SNIP measures contextual citation impact by weighting citations based on the total number of citations in a subject field.
SJR is a prestige metric based on the idea that not all citations are the same. SJR uses a similar algorithm as the Google page rank; it provides a quantitative and a qualitative measure of the journal’s impact.
The Impact Factor measures the average number of citations received in a particular year by papers published in the journal during the two preceding years.
© Thomson Reuters Journal Citation Reports 2015
To calculate the five year Impact Factor, citations are counted in 2014 to the previous five years and divided by the source items published in the previous five years.
© Journal Citation Reports 2015, Published by Thomson Reuters
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Science of Computer Programming is dedicated to the distribution of research results in the areas of software systems development, use and maintenance, including the software aspects of hardware design.
The journal has a wide scope ranging from the many facets of methodological foundations to the details of technical issues and the aspects of industrial practice.
The subjects of interest to SCP cover the entire spectrum of methods for the entire life cycle of software systems, including
• Requirements, specification, design, validation, verification, coding, testing, maintenance, metrics and renovation of software;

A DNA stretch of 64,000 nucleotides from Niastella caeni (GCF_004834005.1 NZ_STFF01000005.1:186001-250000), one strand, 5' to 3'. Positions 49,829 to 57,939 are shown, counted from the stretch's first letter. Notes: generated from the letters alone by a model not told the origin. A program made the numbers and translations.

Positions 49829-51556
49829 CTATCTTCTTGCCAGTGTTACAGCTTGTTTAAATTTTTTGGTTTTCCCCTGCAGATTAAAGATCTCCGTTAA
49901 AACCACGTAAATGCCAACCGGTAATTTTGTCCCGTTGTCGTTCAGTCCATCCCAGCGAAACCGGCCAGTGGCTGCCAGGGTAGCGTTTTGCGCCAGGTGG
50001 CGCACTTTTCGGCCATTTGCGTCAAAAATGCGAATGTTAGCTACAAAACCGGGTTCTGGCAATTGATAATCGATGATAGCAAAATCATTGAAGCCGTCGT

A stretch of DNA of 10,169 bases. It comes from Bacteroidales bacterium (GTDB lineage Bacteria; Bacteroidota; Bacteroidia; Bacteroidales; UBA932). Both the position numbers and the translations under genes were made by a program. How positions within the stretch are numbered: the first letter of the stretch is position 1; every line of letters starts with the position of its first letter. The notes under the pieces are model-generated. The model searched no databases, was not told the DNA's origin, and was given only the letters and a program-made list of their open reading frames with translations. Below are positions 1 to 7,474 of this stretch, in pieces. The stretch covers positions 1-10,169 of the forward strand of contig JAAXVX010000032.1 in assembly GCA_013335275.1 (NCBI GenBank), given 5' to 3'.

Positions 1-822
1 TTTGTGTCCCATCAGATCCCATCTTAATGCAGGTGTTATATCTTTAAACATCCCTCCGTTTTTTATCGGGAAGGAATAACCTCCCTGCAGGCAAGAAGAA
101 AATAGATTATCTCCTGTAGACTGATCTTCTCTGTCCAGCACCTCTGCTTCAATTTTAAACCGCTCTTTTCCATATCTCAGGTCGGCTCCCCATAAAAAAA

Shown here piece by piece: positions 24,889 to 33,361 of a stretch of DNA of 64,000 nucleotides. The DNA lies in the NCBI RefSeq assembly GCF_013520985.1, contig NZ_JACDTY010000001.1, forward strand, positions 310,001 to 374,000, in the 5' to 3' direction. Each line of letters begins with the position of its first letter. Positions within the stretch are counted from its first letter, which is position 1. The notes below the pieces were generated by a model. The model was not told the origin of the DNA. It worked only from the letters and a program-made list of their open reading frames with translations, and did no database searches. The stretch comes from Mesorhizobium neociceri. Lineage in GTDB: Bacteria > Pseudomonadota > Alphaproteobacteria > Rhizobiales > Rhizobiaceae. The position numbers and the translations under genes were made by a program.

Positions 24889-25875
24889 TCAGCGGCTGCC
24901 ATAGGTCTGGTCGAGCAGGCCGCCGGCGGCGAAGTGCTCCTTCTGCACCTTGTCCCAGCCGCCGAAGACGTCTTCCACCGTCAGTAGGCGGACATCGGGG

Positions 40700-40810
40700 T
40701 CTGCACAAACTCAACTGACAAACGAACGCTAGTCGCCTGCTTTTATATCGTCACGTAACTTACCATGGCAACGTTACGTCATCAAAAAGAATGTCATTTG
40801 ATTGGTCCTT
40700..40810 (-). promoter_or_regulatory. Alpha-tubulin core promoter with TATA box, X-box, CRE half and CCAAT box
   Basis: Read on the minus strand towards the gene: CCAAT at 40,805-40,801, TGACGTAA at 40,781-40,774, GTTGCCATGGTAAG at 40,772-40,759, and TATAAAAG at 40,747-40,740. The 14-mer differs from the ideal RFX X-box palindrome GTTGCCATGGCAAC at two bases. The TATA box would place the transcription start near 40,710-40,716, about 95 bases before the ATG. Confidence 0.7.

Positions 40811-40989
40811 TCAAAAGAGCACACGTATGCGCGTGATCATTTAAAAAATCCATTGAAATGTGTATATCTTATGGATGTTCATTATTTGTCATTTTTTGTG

• Design, implementation and evaluation of programming languages;
• Programming environments, development tools, visualisation and animation;
• Management of the development process;
• Human factors in software, software for social interaction, software for social computing;
• Cyber physical systems, and software for the interaction between the physical and the machine;
• Software aspects of infrastructure software, system administration and network management.
Special emphasis is given to recent trends in software development, such as software architecture, component-based software development and web-based software engineering. SCP is divided into four tracks. These are: (1) Concepts and methodology, (2) Formal techniques, (3) Experimental software technology, (4) Descriptive software technology.
1) The conceptual track is open for methodological, philosophical and sociological studies on all aspects of computer software production and usage, including ethics. Also short papers are allowed here, called viewpoints.
2) The formal track emphasizes the development and the pragmatic application of formal and semiformal techniques. http://ees.elsevier.com/scico/Submissions which the http://www.journals.elsevier.com/science-of-computer-programming/editorial-board/editors consider mainly mathematical or theoretical in nature, with the preliminary consent of the authors, will formally be forwarded to the sister journal TCS.
3) The experimental track is open for expositions on implementations of and experiments with novel programming languages, systems and methods. It must be emphasized that papers describing new software tools of relevance to SCP are welcome under the strict condition that the source code of the tools is open. Moreover, the results should be reproducible and show general applicability. By means of the article type of original Software Publications also versioned software product, corpora and datasets can enter the review process and get published.
4) The descriptive track deals with observational studies of current software development practices, reporting on new languages, systems and methods, including survey reports on the various themes.
Science of Computer Programming welcomes Special Issues within its Scope either resulting from conferences or workshops or from dedicated editorial efforts.